Reference class forecasting

  • June 17th, 2015

Reference class forecasting, or comparison class forecasting, is the method of predicting the future, through looking at similar past situations and their outcomes.1

I ran across the term Reference class forecasting while reading the article Your IT Project May Be Riskier Than You Think by Bent Flyvbjerg & Alexander Budzier on Harvard Business Review.

Reference class forecasting for a specific project involves the following three steps:

  1. Identify a reference class of past, similar projects.
  2. Establish a probability distribution for the selected reference class for the parameter that is being forecast.
  3. Compare the specific project with the reference class distribution, in order to establish the most likely outcome for the specific project.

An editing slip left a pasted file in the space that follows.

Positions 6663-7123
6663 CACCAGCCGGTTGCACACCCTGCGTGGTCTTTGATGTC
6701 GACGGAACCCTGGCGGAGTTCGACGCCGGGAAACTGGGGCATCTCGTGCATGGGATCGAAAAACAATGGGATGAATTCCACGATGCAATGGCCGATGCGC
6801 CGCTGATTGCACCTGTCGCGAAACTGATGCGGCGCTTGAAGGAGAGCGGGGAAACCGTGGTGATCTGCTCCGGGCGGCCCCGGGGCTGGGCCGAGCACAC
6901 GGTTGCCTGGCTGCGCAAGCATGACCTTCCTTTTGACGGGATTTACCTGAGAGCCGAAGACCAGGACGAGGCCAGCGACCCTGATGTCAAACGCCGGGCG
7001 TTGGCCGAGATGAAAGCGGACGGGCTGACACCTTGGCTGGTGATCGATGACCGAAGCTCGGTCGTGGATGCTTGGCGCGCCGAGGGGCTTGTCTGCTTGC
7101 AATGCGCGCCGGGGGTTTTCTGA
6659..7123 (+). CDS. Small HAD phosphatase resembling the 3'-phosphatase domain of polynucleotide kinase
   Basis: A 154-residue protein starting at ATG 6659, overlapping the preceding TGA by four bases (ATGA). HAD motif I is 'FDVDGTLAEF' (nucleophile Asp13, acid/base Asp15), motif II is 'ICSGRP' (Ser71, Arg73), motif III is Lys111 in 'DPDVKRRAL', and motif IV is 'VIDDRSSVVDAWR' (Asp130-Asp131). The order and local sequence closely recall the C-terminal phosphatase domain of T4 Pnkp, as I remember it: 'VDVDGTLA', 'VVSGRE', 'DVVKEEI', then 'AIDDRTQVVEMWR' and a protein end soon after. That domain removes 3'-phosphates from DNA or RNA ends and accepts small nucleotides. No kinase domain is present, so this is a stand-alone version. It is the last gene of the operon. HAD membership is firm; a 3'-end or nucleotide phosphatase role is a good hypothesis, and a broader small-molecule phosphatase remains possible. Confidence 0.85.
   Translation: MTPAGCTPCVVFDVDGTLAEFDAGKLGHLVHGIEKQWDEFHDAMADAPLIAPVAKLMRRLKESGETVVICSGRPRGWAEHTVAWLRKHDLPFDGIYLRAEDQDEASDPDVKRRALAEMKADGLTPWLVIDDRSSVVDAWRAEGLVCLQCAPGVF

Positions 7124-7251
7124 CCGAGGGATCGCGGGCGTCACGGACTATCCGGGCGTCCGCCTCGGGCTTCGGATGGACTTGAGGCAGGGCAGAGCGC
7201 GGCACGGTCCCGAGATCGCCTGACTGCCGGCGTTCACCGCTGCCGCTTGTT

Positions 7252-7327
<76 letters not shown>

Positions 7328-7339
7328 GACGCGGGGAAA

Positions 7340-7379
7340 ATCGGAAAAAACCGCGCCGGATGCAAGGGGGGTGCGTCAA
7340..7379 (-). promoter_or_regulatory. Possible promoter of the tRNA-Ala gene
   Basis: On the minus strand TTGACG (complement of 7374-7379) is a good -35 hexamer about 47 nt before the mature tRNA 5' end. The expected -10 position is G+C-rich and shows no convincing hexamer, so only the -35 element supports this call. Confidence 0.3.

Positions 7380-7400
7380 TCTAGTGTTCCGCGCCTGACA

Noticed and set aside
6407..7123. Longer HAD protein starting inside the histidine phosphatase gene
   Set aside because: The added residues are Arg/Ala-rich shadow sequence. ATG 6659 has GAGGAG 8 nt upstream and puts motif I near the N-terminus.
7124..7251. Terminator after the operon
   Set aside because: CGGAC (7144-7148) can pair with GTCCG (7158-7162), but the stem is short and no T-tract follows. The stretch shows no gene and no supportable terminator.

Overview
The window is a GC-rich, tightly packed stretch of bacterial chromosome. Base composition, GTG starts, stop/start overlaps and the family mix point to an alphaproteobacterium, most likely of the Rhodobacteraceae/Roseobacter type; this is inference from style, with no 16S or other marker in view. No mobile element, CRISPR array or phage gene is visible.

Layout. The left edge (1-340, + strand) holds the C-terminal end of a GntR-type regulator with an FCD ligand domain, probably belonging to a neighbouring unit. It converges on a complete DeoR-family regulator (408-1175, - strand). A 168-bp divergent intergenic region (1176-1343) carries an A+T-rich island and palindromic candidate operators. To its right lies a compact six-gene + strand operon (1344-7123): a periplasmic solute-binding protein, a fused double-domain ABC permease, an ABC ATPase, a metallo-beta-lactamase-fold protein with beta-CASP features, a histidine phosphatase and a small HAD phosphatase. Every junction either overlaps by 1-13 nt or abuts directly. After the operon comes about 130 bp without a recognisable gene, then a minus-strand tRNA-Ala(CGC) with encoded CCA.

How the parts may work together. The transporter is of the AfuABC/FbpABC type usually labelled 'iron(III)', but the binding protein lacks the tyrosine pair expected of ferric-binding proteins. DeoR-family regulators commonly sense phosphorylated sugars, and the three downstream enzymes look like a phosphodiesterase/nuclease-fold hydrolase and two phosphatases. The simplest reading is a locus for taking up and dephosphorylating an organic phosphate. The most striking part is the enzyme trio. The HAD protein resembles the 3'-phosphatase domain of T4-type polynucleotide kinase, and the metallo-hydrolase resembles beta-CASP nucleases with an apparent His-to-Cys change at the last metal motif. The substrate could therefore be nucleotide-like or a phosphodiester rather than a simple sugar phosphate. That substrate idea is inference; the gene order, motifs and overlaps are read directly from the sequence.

Here is the part of the post which caught my attention:

They break big projects down into ones of limited size, complexity, and duration; recognize and make contingency plans to deal with unavoidable risks; and avail themselves of the best possible forecasting techniques—for example, “reference class forecasting,” a method based on the Nobel Prize–winning work of Daniel Kahneman and Amos Tversky. These techniques, which take into account the outcomes of similar projects conducted in other organizations, are now widely used in business, government, and consulting and have become mandatory for big public projects in the UK and Denmark.

As global companies become even more reliant on analytics and data to drive good decision making, periodic overhauls of their technology systems are inevitable. But the risks involved can be profound, and avoiding them requires top managers’ careful attention.